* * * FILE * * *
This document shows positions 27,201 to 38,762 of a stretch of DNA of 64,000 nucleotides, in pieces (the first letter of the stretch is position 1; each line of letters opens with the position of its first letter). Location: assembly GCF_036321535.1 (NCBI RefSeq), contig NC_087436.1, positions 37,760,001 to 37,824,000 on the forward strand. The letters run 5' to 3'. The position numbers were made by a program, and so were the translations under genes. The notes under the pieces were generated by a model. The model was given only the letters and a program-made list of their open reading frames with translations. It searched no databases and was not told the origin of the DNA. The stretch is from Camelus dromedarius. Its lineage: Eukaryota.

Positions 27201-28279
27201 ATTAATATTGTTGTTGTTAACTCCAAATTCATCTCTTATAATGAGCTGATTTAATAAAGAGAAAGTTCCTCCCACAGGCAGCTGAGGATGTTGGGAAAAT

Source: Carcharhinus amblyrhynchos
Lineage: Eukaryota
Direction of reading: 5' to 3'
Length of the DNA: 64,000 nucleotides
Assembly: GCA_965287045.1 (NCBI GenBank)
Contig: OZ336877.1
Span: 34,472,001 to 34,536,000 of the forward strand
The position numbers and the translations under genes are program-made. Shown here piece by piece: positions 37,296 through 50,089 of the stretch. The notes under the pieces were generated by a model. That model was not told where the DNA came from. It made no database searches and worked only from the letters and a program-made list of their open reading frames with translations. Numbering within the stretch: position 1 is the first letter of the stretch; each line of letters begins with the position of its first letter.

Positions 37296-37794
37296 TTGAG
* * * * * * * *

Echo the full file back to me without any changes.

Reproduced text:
This document shows positions 27,201 to 38,762 of a stretch of DNA of 64,000 nucleotides, in pieces (the first letter of the stretch is position 1; each line of letters opens with the position of its first letter). Location: assembly GCF_036321535.1 (NCBI RefSeq), contig NC_087436.1, positions 37,760,001 to 37,824,000 on the forward strand. The letters run 5' to 3'. The position numbers were made by a program, and so were the translations under genes. The notes under the pieces were generated by a model. The model was given only the letters and a program-made list of their open reading frames with translations. It searched no databases and was not told the origin of the DNA. The stretch is from Camelus dromedarius. Its lineage: Eukaryota.

Positions 27201-28279
27201 ATTAATATTGTTGTTGTTAACTCCAAATTCATCTCTTATAATGAGCTGATTTAATAAAGAGAAAGTTCCTCCCACAGGCAGCTGAGGATGTTGGGAAAAT

Source: Carcharhinus amblyrhynchos
Lineage: Eukaryota
Direction of reading: 5' to 3'
Length of the DNA: 64,000 nucleotides
Assembly: GCA_965287045.1 (NCBI GenBank)
Contig: OZ336877.1
Span: 34,472,001 to 34,536,000 of the forward strand
The position numbers and the translations under genes are program-made. Shown here piece by piece: positions 37,296 through 50,089 of the stretch. The notes under the pieces were generated by a model. That model was not told where the DNA came from. It made no database searches and worked only from the letters and a program-made list of their open reading frames with translations. Numbering within the stretch: position 1 is the first letter of the stretch; each line of letters begins with the position of its first letter.

Positions 37296-37794
37296 TTGAG